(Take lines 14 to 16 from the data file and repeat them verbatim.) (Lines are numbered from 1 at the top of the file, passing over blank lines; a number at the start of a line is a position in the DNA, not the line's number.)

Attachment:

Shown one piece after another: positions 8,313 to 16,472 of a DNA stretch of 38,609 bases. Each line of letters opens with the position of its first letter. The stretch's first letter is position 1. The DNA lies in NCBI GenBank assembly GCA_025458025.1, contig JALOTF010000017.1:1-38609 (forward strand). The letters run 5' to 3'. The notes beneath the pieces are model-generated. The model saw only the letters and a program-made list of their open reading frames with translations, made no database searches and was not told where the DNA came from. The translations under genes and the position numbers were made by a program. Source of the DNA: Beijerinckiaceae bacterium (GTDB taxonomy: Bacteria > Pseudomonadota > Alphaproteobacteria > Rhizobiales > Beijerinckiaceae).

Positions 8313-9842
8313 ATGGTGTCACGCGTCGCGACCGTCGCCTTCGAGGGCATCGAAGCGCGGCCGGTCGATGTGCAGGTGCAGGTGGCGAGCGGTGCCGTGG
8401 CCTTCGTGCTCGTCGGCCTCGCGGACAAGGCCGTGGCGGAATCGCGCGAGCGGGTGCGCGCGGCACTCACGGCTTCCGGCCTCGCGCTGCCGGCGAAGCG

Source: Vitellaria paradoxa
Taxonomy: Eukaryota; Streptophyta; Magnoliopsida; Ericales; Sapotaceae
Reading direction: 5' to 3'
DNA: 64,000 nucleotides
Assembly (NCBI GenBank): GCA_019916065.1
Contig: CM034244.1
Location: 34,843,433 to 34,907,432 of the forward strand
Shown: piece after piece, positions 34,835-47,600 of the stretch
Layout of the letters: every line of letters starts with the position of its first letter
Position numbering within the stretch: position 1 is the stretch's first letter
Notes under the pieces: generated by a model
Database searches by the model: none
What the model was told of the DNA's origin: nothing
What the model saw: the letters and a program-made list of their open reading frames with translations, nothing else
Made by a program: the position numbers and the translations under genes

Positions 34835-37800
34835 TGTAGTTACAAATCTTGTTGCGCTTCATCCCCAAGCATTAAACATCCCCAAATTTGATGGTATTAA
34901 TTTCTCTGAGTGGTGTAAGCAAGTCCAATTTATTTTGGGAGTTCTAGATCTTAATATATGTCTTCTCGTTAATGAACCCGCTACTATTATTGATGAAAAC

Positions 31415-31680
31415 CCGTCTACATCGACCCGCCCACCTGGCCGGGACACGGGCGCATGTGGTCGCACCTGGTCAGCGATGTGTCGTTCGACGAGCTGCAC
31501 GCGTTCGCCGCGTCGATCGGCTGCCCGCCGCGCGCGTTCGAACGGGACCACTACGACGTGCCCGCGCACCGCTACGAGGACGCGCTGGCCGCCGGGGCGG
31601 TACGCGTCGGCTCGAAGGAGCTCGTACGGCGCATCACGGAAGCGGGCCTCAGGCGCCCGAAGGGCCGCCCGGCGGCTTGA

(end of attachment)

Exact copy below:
Position numbering within the stretch: position 1 is the stretch's first letter
Notes under the pieces: generated by a model
Database searches by the model: none